This Christmas is quite a unique one for me– I am spending it in Graz, Austria with my husband Mike. My older brother Christian has lived here for five years and invited us to come and spend our Christmas holiday with him. This city is magical and I am enjoying every minute of our time here. Here is a list of five of my favorite Austrian Christmas traditions–so far!
5) Filling Shoes
Instead of filling stockings, Austrians traditionally fill a pair of shoes with clementines, chocolate and peanuts. The shoes are cleaned in hopes of them being filled on December 6. There is a Santa Claus figure in Austria culture, but it is little different than American culture.
4) Christmas Tree on Christmas Eve
Austrians celebrate the Christmas tree in a unique way. The tree is not decorated until Christmas eve. A bell is rung by the parents and the children can enter the room and see the beautifully decorated tree. I love the idea of the tree being a surprise, but I do think I would miss the tree for the majority of December.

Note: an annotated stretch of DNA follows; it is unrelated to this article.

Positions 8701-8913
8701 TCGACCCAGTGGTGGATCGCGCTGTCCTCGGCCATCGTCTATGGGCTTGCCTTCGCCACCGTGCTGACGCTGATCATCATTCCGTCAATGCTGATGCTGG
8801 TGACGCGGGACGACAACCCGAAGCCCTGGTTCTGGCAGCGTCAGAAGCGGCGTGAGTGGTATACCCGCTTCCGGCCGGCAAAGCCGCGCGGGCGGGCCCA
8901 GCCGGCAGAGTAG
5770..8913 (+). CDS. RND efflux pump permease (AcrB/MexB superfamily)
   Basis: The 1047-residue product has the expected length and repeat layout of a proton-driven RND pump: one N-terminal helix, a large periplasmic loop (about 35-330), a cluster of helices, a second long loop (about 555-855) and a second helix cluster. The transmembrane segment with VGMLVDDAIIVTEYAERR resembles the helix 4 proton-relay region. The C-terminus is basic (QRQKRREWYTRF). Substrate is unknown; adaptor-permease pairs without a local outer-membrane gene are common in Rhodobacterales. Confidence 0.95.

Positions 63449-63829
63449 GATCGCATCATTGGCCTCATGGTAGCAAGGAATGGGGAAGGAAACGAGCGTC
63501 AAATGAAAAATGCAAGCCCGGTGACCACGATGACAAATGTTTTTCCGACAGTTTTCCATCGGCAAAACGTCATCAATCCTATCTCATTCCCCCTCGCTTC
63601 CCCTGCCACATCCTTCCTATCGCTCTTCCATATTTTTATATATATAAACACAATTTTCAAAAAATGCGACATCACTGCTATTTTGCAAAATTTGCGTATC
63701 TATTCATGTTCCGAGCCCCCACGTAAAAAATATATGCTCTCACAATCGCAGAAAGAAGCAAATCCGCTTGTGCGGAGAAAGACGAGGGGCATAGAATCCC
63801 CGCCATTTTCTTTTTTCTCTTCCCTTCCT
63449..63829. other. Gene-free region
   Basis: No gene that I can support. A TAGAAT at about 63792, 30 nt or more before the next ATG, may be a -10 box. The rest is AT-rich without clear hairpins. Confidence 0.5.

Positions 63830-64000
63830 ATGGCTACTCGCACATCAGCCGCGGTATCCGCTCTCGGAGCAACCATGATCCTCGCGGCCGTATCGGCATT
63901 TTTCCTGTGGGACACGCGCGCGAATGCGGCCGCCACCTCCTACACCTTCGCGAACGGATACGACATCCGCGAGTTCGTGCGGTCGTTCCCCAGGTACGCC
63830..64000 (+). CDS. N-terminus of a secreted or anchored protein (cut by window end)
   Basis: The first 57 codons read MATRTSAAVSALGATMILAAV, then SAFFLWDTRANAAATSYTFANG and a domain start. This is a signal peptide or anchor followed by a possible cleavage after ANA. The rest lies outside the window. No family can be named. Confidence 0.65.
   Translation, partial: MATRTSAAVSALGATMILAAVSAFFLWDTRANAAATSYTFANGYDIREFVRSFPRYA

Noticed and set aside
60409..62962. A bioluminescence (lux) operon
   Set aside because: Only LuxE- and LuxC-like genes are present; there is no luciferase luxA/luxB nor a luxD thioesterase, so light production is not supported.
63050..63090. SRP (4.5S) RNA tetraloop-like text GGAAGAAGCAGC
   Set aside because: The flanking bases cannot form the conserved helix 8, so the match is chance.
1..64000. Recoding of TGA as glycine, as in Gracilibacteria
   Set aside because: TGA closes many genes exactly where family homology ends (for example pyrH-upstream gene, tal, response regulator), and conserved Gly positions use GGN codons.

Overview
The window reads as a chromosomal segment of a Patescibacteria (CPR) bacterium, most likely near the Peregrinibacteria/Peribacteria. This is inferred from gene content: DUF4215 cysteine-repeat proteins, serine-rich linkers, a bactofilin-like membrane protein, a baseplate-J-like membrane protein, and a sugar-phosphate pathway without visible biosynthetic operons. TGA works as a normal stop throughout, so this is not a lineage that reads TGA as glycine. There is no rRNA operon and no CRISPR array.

3) Christmas Markets and Gluhwein
Beginning with the first week of Advent, the market stalls offer ornaments, baked treats, Advent calendars, and of course, gluhwein. This is a traditional Austrian drink of spiced wine served warm. There are many varieties of gluhwein, and each stall serves the varieties a little differently. My favorite so far has been the mango punch, which is gluhwein with mango juice and a little rum added. You can enjoy a cup of gluhwein the majority of the day, but the stalls are busiest during 5-10pm. Sharing a cup of gluhwein with friends is an enjoyable way to spend a chilly December evening in Graz.
The Advent season is a high priority for many Austrians. The traditional calendar shows itself in a variety of forms. You could find a calendar of tea, chocolate, cookies, songs, little readings and more. I have enjoyed seeing how this culture approaches the Christmas season with their use of Advent calendars. There were a few years when I was younger that my family gave us Advent calendars, but it was not something we ever celebrated regularly.
Out of all to see and enjoy in Graz this Christmas, the best part is sharing it with my family. I am so thankful to be here and see how my brother has found community in this city, how his friends love Jesus, and how they together see and celebrate Jesus in this place. Mike and I have received such kindness from these friends that we feel like family, to, even though our time here is very short.
Merry Christmas from Graz!